System of seven Earth-like planets could support life
22nd February 2017
The TRAPPIST-1 planetary system is now at the center of the search for life outside our solar system.
Seven Earth-sized terrestrial planets have been discovered orbiting an ultra-cool dwarf star. They’re the most promising target yet in the search for life outside our solar system. 40 light years away, the planets are—like Earth—terrestrial rocky worlds that could support life under the right atmospheric conditions. “The seven planets are temperate. This means that they could have some liquid water and maybe, by extension, life on the surface,” said lead author Michaël Gillon.
When planets pass in front of a small star, in this case TRAPPIST-1, they cast a shadow that allows scientists to determine their size and orbit. A handful of these “transits” allowed the researchers to identify three initial planets in the system from a ground telescope last year. After conducting further observations, including 20 days of continuous observation from NASA’s Spitzer Space Telescope, they have now witnessed 34 clear transits and attributed them to seven different planets.
The next step in the search for life on these planets is to determine the composition of their atmospheres. The planets are likely tidally locked, meaning one side always faces the star, and the other is always dark. An atmosphere would mitigate extreme temperatures on both sides and preserve habitability.
Some atmospheric compositions would themselves be signs of life, such as methane, oxygen, and carbon dioxide in the right relative concentrations. “There is one combination of molecules, with some relative abundances, that would tell us there is life with 99 percent confidence,” said Gillon. “Oxygen itself is not enough.”
The researchers will soon know much more about the planets’ atmospheres and any potential signs of life. “With current facilities (the Hubble and Spitzer telescopes), we can obtain the very first insights into the atmospheres of these planets, find out if they have a large and clear atmosphere, and possibly detect molecules such as water and methane,” co-author Julien de Wit told us. “Once the James Webb Space Telescope (JWST) launches in 2018, we will be able to go one step further in our research. Assuming the planets have an atmosphere, JWST will provide us with more detailed information about their composition, temperature, and pressure. This will help us assess their habitability within five to ten years.”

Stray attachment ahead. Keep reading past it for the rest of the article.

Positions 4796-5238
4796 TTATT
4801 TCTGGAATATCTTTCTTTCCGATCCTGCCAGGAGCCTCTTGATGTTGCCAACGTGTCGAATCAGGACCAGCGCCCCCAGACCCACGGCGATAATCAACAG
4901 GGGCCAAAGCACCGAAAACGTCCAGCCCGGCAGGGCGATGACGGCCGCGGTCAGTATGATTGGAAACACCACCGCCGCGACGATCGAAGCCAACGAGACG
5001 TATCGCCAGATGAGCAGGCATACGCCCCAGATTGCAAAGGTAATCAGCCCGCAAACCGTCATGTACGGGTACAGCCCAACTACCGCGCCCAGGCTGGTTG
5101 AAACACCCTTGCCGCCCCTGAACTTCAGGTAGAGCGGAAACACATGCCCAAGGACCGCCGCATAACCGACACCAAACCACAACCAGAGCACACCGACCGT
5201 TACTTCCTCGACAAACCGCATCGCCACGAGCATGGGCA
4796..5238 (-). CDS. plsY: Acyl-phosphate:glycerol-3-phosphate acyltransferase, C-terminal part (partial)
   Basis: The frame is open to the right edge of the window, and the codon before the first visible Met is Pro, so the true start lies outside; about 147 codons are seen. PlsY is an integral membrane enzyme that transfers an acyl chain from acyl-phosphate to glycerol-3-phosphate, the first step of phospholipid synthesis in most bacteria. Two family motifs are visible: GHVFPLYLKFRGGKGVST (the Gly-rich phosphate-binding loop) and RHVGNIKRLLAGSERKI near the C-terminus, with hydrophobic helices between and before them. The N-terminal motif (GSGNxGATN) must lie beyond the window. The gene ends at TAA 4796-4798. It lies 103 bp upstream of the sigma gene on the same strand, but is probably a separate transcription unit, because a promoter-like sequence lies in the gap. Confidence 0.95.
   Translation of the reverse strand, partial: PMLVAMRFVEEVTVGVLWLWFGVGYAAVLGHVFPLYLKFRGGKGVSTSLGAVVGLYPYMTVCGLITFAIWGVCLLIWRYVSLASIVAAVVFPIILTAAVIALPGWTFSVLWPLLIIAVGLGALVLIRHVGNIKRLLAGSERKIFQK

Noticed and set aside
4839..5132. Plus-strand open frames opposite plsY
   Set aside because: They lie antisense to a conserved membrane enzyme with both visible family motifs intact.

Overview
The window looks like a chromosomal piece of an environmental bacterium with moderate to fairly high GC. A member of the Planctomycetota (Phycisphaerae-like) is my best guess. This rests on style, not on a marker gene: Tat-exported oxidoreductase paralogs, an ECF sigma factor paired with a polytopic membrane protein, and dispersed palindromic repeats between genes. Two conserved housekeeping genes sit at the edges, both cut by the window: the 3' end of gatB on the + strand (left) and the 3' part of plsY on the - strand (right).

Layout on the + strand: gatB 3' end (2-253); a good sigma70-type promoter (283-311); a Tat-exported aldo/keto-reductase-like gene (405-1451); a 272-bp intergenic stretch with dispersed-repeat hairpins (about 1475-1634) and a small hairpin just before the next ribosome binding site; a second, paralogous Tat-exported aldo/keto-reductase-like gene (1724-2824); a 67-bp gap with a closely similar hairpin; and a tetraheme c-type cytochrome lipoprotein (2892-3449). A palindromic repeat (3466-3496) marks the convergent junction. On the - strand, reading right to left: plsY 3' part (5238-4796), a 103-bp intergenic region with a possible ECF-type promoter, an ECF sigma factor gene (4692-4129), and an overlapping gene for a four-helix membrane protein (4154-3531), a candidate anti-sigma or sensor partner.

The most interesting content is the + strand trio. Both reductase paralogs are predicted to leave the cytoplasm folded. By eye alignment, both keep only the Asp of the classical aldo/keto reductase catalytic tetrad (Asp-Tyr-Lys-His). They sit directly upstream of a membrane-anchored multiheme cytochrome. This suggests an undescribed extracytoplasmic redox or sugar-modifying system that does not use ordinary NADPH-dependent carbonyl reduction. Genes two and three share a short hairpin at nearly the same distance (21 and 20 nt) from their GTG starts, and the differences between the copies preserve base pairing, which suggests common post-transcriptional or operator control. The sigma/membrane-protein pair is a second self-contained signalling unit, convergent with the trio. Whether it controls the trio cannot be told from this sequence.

The researchers already know a bit about conditions on the surface of the planets based on their proximity to the star. The sides of the planets facing the star are dimly lit, like a sunset on Earth, and feel warm from infrared energy. “The spectacle would be beautiful, because every now and then, you would see another planet about twice as big as the moon in the sky,” said co-author Amaury Triaud.
Prior to this discovery, the only terrestrial planets known to be well-suited to life were those in our solar system. “Now we have seven more we can study in detail. And not in a few decades—we are doing this now,” said Gillon. “This story is just beginning.”
Featured image: This artist's conception shows what the TRAPPIST-1 planetary system may look like, based on available data about their diameters, masses and distances from the host star. Credit: NASA/JPL-Caltech